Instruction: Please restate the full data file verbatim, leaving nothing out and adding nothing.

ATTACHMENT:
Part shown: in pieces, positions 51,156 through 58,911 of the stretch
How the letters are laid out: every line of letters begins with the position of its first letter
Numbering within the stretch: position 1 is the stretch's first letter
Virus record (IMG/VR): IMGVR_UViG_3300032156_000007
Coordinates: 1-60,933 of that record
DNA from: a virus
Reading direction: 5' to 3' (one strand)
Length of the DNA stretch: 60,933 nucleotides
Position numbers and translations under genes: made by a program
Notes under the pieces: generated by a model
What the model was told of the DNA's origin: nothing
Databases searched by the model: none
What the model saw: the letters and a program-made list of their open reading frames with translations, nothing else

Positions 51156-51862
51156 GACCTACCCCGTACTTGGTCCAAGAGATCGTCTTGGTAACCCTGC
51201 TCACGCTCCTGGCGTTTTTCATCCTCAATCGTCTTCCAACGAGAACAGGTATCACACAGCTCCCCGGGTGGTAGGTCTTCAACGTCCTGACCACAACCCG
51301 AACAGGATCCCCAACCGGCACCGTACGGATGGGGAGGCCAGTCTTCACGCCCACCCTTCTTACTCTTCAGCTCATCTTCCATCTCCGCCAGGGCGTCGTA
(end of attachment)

Part shown: in pieces, positions 51,156 through 58,911 of the stretch
How the letters are laid out: every line of letters begins with the position of its first letter
Numbering within the stretch: position 1 is the stretch's first letter
Virus record (IMG/VR): IMGVR_UViG_3300032156_000007
Coordinates: 1-60,933 of that record
DNA from: a virus
Reading direction: 5' to 3' (one strand)
Length of the DNA stretch: 60,933 nucleotides
Position numbers and translations under genes: made by a program
Notes under the pieces: generated by a model
What the model was told of the DNA's origin: nothing
Databases searched by the model: none
What the model saw: the letters and a program-made list of their open reading frames with translations, nothing else

Positions 51156-51862
51156 GACCTACCCCGTACTTGGTCCAAGAGATCGTCTTGGTAACCCTGC
51201 TCACGCTCCTGGCGTTTTTCATCCTCAATCGTCTTCCAACGAGAACAGGTATCACACAGCTCCCCGGGTGGTAGGTCTTCAACGTCCTGACCACAACCCG
51301 AACAGGATCCCCAACCGGCACCGTACGGATGGGGAGGCCAGTCTTCACGCCCACCCTTCTTACTCTTCAGCTCATCTTCCATCTCCGCCAGGGCGTCGTA